General Question

bythebay's avatar

Condescending responses - why?

Asked by bythebay (8113points) November 24th, 2008

Being new here I’m still trying to figure out the dynamics of this group. There are quite obviously very diverse opinions and also incredible knowledge. I enjoy the heated topics and responses as it seems most everyone here is aware and respects that we all view things from differing perspectives. My question is why are there some flutherites who feel it’s necessary to answer with complete condescension? I know that we can’t answer for anothers actions, but I’m curious to hear your collective thoughts. Joking about incorrect spelling is one thing, being rude is another. Pointing someone in another direction for answers (perhaps Google) is helpful; but if they posed the question here first, perhaps they are looking for human contact and input…why be so curt? Maybe I’m in the minority but I just don’t get a kick out of belittling someone needlessly. Patronization can be funny with your tounge in your cheek, being rude is more akin to having a pole up your ass! Go ahead – throw your patronizing responses at me; I can take it. ;) p.s. I recently responded to a question myself with a curt answer about the quality of the topic. Later upon reflecting about the exchange I realized I should have just ignored it if I found it not to be of interest to me. Or perhaps just offered my opinion more tactfully.

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37 Answers

applegate's avatar

It’s about freedom of speech and truthfullness.
But, i can see your point-people should excersize
good tase.

tonedef's avatar

I’m definitely guilty of the condescension that you’re talking about. But I really only leave less-than-friendly replies when the question is just really not up to snuff. If someone isn’t using the site correctly (no tags, no details, incoherent question), I’m going to ask that they clarify.

If I’m making anyone else’s experience here worse, though, I apologize. Please leave suggestions as private comments if you’d like to see me do something differently.

dynamicduo's avatar

Your question would be easier to answer if you were able to point to specific comments you felt were condescending – but this also might derail the discussion so I understand not wanting to pick out a few as examples.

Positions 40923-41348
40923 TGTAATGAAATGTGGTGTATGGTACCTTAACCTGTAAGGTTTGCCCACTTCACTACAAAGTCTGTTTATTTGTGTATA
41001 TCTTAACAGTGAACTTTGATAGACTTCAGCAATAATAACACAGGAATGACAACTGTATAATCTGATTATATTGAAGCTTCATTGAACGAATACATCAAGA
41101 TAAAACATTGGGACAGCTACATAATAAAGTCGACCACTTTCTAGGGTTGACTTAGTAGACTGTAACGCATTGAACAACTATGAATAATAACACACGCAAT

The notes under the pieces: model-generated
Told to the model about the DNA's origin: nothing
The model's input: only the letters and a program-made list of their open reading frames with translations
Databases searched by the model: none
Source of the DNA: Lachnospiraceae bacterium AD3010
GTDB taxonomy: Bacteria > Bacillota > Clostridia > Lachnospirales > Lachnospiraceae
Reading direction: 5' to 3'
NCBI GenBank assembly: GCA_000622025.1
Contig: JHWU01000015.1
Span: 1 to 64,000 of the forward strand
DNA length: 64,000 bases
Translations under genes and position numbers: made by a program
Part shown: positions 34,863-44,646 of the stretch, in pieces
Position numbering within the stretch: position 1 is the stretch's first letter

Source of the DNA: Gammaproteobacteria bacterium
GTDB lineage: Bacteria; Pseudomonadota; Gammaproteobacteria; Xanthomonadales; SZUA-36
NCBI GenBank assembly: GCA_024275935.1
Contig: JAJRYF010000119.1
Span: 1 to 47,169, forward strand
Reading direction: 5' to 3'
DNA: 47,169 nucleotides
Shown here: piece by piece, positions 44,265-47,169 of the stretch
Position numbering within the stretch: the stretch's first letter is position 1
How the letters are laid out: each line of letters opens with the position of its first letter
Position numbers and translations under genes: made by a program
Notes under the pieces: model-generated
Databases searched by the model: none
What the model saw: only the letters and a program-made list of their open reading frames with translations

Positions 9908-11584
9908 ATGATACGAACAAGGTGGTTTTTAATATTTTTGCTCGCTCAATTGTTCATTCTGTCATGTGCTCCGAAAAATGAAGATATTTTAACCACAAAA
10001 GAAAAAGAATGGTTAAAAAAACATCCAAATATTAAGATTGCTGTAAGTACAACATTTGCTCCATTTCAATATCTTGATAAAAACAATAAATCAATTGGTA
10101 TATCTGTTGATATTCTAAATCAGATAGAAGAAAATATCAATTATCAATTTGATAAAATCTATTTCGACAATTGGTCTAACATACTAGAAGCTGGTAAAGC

Sometimes the question itself is based on a flawed premise, and pointing this out may be seen as condescending but is really crucial to the discussion. Sometimes the user continues to proclaim their premise is correct and the discussion veers into argument territory. In this case non-answer answers increase substantially, thus increasing the odds of a condescending remark occurring.

Sometimes people seem to ask questions here that could be answered with a quick second of research. When these questions come from low-lurve users, and especially when they also have typos, it feels that they haven’t taken the time to read the guidelines of the community and are simply using the community without contributing much to it. In cases like this, I feel giving a more condescending answer will act as a wake-up nudge to the user, and they may try to become a part of the community more. Or they may leave, which is fine by me – I don’t want to be in a community full of users who ask questions but never give answers.

In regards to your “human contact and input” point regarding easily Google-able questions, this is true in some cases, and many times these discussions do not contain a lot of condescending remarks. But looking at an example, there was a question today asking if chimps suffer from post-traumatic stress disorder. No human contact or input could really answer the question, except for a chimpanzee researcher who reads and answers on this board which is unlikely but could occur.

Then there’s the issue of defining what condescending really is (versus a joke or snark). There’s also the issue of thick and thin skinned people taking offense at different things. Personally I rarely turn on the snark. I prefer to educate people rather than belittle them. But if they continue to be ignorant, well I don’t like having my time wasted, and I feel just in saying so.

emt333's avatar

what kind of idiot would ask a dumb question like that

AlfredaPrufrock's avatar

@dynamic, Lurve to you for the use of “snark”

girlofscience's avatar

It’s the dynamic of message boards. I was actually shocked when I came here to see how civil everyone was because I’ve used message boards since I was about 14, and I had become extremely accustomed to the condescension that exists. is especially contentious. It’s an outlet for people to be the snarkiest they can. It’s like a competition to see who can have the most sarcastic, obnoxious comment. (I don’t really see anything wrong with this; if people enjoy argument and contention, better to express it in a message board for that purpose than in their daily lives, right?) If you look at the Rants&Raves on Craigslist, the same contentious dynamic prevails. It’s not even about being accurate; it’s about being snarky.